· Given the importance of the family as a traditional source of support and a potential barrier to drug abuse more should be done through health and social policies to promote family cohesion and health. Similarly, support to the family should be generated through self-help groups and health and social care systems should look for ways of contributing to this too.
· Because social welfare systems are often the first point of contact for people with alcohol and other drug abuse related problems, staff of social welfare systems should be given training about alcohol and other drug issues and appropriate responses towards the migrant communities.
This pilot project has already contributed to sensitising municipal authorities and others that many of the social conditions confronting migrants expose them to the risk of drug abuse. It has also sensitised them to the fact that migrants may have unique problems and needs; these will have to be addressed if they are to be helped to prevent drug abuse. The fact that local administrations have been so supportive and willing to participate in the project is indicative of their desire to see the vulnerability of migrants reduced. The assumption that support would be forthcoming from municipal governments for intervention initiatives has been proved true by this phase of the study.
The project has gone far in creating a small network of local governments, NGOs and migrant populations involved in the study of risk of drug abuse in vulnerable groups such as migrants. There is reason to believe that the network could be extended to include other local authorities and migrant groups, with very sound possibilities of generating a movement for prevention of drug abuse among municipal authorities with migrant constituencies. The city network for migrant policy ELAINE will hold a thematic session using the outcome of this project in the fall of 1998.
The study has developed, and is now testing, a methodology which will be adaptable to other locations and groups. It addresses the specific context of migrant populations and takes into account the needs and options which are present in and for those populations. On the basis of the experiences gathered in this project a modified KABP instrument will also be prepared, taking into account many of the issue and questions that have emerged in the pilot project.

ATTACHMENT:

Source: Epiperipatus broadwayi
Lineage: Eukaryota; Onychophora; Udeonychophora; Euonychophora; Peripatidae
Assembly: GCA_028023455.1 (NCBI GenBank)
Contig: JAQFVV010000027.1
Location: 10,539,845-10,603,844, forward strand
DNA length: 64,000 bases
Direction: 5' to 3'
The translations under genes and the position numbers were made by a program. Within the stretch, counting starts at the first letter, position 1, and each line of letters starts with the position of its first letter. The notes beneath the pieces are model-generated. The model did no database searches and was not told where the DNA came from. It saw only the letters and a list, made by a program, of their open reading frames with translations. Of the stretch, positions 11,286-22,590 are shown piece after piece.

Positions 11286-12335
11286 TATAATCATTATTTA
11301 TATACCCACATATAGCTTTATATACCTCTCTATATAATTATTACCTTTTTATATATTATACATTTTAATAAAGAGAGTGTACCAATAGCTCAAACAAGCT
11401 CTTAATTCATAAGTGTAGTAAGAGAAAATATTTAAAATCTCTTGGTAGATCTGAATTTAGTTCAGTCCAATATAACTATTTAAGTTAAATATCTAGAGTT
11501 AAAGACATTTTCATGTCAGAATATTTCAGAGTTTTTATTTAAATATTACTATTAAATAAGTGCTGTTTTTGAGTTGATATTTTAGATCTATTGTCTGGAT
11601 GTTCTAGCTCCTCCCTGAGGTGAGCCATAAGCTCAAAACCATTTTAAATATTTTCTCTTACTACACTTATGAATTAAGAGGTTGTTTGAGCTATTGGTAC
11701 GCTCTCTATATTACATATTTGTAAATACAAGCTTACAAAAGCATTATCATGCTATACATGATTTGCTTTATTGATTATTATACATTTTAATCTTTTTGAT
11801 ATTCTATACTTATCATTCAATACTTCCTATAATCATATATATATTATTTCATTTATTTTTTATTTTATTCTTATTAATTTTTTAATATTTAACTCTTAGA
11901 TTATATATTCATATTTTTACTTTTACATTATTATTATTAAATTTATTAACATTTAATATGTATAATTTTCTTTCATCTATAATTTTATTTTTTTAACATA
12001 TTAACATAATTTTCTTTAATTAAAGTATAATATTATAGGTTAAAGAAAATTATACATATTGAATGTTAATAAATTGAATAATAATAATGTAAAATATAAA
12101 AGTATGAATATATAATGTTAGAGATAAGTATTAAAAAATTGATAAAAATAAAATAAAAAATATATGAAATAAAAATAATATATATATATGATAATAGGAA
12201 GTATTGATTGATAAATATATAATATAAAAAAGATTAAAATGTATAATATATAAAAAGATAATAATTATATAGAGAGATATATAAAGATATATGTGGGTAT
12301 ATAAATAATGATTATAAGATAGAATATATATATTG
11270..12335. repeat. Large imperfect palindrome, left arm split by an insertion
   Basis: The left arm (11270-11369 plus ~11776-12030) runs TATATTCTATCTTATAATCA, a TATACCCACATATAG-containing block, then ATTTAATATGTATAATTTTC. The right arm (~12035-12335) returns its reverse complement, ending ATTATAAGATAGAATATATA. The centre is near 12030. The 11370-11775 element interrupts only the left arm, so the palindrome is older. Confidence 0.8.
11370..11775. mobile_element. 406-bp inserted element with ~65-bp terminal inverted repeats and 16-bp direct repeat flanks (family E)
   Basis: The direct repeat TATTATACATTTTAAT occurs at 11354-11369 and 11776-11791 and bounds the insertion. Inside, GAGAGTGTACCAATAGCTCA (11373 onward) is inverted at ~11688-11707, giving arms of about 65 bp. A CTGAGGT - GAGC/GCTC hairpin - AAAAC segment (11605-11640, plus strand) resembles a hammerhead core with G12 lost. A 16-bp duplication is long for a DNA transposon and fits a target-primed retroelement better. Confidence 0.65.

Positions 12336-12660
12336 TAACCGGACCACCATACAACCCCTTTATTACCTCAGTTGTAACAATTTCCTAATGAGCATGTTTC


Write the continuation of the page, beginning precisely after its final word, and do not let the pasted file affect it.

A follow-up project (MDAP2) should take the present project further using the experience gained in this pilot phase to create an infrastructure and mindset which allows drug abuse related problems among migrant populations to be assessed, prevented, and when they occur, effectively managed, and monitored.
MDAP2 should take the concept of community participation in the prevention of drug abuse further and assess its relevance to migrant populations, ensuring that vulnerable groups are themselves involved in identifying needs and problems, and helping them develop appropriate responses, including European database of drug abuse related problems among migrants in the EU.
Piloting a European state-of-the-art database using internet access and home page dissemination is a much needed. A standardised European monitoring instrument and national data from the EMCDDA national focal points could be a part of this. The city of Arhus has expressed a willingness to construct a local database and this could be designed as the pilot database site for the follow up to MDAP1.